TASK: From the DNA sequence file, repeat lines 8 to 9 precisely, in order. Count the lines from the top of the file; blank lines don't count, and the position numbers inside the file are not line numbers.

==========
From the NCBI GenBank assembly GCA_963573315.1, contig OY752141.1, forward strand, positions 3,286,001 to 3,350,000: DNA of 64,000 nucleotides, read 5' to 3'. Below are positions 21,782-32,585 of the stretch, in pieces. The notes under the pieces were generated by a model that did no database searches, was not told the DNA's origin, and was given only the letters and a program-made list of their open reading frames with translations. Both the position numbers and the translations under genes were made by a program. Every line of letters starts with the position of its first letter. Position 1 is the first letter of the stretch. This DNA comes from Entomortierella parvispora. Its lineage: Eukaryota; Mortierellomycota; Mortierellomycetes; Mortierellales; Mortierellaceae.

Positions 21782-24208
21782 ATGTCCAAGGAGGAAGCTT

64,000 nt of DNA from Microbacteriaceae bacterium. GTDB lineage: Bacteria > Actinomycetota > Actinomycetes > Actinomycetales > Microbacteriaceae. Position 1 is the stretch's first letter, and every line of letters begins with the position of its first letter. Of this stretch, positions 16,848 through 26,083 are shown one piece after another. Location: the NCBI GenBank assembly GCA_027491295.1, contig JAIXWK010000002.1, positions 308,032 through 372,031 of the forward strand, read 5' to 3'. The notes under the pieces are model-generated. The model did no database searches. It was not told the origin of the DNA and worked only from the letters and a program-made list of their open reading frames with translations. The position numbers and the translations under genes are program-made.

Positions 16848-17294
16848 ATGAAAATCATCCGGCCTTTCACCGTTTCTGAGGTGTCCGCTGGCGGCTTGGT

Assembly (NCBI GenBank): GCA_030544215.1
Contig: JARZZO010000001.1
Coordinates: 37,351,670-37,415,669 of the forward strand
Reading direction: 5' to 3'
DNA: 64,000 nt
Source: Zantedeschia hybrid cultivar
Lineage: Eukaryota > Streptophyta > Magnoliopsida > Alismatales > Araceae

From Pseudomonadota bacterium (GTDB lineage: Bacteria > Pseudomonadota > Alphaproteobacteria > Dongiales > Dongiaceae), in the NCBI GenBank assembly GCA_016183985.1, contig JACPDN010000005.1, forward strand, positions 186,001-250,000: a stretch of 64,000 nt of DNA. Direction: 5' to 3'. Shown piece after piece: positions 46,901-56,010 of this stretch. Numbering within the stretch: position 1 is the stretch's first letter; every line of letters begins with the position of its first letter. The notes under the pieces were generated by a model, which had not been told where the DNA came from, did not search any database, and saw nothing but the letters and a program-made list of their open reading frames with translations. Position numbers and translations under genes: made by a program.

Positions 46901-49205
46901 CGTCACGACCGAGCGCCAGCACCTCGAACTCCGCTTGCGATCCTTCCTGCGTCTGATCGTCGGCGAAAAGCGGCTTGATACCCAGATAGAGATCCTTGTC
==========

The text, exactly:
Contig: JARZZO010000001.1
Coordinates: 37,351,670-37,415,669 of the forward strand